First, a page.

Canonical sculpture vs. canonical real human body images. Direct comparison between canonical sculpture and canonical real HB images across experimental conditions (observation and esthetic judgment) revealed greater activations for sculpture images in lingual and fusiform gyri. Additional activations were observed from simple contrast analyses. More specifically, during observation condition there was increased activation for canonical sculpture vs. canonical HB images in right cuneus, right IPL, right IFG pars triangularis, and pars opercularis, and in the anterior dorsal part of right insula (Table 4A).
Table 4. Brain activity reflecting the effect of stimulus (A) Category (canonical sculpture and canonical real HB images) and (B) Type (canonical and modified) for the two conditions (O = observation; AJ = esthetic judgment) in Experiment 2; SC = sculpture canonical; SM = sculpture modified; HBC = real human body canonical; HBM = real human body modified. The reported statistical significance is at cluster level and refers to activations significant (P-FWE corr < 0.05) at the cluster and/or voxel level.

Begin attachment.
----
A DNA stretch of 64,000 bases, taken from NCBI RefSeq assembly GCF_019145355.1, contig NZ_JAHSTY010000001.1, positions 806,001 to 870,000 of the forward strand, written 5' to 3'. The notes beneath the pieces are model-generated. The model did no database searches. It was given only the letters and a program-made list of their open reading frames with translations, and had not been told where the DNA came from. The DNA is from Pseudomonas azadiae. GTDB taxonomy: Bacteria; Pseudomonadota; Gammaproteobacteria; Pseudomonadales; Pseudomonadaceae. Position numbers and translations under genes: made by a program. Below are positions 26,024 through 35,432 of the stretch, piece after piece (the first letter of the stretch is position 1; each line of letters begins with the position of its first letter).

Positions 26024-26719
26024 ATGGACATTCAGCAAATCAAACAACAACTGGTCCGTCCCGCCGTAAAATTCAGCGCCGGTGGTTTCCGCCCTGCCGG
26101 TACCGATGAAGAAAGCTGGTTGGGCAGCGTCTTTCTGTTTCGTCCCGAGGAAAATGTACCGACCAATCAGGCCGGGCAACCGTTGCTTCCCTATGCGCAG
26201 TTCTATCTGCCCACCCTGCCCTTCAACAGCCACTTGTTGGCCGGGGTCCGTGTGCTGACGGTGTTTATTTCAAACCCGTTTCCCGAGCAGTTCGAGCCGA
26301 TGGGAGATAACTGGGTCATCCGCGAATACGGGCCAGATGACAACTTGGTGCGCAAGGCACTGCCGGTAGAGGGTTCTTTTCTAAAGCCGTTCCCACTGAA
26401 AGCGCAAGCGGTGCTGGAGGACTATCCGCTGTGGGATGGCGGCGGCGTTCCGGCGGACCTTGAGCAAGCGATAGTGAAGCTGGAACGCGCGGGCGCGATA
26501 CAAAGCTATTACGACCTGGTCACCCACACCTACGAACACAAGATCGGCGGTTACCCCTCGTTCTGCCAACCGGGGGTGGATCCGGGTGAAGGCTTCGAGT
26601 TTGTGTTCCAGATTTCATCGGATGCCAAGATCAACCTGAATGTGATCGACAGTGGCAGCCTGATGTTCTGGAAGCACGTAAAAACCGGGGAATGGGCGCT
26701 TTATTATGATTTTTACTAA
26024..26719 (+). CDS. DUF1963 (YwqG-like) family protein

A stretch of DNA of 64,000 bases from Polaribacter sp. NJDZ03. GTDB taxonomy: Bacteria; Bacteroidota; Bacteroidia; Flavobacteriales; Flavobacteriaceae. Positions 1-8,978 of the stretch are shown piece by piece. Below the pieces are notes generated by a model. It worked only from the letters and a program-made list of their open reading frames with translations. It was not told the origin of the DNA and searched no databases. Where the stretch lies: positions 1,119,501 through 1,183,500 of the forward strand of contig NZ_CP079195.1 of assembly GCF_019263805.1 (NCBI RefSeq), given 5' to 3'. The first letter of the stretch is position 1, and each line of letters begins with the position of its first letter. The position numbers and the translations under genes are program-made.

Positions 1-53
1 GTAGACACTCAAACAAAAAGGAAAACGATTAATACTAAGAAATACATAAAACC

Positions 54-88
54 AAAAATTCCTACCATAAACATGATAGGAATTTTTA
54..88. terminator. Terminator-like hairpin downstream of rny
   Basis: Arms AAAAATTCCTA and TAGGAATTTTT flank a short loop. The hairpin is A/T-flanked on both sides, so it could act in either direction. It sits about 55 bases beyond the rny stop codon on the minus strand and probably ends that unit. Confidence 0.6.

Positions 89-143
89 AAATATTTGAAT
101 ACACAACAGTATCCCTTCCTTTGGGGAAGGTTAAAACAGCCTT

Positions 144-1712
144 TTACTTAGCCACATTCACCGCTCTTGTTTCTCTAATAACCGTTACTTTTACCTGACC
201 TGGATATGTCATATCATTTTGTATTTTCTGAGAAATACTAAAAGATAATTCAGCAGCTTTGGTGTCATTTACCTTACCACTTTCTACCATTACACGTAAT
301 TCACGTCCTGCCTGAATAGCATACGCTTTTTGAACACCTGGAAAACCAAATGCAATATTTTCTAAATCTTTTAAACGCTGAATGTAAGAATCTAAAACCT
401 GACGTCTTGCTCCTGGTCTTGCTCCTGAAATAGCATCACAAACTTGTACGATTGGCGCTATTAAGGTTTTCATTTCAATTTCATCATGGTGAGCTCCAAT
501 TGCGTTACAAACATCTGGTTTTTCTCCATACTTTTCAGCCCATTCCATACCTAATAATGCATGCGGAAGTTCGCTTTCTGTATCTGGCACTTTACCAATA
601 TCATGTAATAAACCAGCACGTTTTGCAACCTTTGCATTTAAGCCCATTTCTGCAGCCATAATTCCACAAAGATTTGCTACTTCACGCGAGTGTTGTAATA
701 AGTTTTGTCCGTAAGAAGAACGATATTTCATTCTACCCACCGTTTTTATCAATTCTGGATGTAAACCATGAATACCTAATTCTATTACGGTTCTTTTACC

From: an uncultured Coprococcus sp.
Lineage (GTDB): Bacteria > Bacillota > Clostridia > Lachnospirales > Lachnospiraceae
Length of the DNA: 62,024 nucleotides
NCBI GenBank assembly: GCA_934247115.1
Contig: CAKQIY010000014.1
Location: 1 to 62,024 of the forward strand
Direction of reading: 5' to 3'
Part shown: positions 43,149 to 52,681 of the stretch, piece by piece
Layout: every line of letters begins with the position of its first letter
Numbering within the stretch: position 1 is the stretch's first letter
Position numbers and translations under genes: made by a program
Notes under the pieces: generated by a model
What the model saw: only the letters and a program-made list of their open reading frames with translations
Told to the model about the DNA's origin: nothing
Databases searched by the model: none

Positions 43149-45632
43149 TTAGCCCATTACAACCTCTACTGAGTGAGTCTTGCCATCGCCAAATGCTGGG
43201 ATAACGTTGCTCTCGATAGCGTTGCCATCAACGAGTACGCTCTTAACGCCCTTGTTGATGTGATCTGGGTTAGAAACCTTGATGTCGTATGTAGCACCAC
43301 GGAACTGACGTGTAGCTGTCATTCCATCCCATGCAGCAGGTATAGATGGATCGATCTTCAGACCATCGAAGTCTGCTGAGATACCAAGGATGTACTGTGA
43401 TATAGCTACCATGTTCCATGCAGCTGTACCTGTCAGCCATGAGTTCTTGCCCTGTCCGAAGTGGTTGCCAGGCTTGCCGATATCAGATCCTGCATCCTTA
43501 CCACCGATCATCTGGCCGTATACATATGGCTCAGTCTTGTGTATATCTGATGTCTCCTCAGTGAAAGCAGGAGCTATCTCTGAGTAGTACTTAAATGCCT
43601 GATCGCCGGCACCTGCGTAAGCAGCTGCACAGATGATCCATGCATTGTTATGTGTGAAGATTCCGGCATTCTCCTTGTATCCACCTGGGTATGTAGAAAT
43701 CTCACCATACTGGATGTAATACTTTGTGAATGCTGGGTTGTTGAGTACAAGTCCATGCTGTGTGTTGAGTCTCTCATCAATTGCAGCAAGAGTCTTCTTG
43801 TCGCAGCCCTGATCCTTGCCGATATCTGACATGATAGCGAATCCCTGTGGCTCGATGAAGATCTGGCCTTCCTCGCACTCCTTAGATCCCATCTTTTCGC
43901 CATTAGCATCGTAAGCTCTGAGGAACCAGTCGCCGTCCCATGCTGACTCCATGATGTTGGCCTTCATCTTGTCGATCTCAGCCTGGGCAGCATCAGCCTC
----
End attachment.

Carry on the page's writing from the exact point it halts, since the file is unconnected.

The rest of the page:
Canonical real human body vs. canonical sculpture images. The direct comparison between canonical real HB vs. canonical sculpture across experimental conditions (observation and esthetic judgment) revealed enhanced activations bilaterally in the caudal part of the temporal lobe straddling the middle and superior temporal gyri and extending medially to include the STS. Simple contrast analyzes showed that activation of left STS was particularly strong during esthetic judgment condition (Table 4A).
Canonical vs. modified sculpture images. The direct comparison of canonical vs. modified sculpture images revealed significant differences during observation condition only. More specifically, signal increase was observed for canonical images in the caudal part of right middle temporal gyrus, IFG pars triangularis, and, crucially, in right anterior dorsal insular cortex (Figures 6A,B; Table 4B).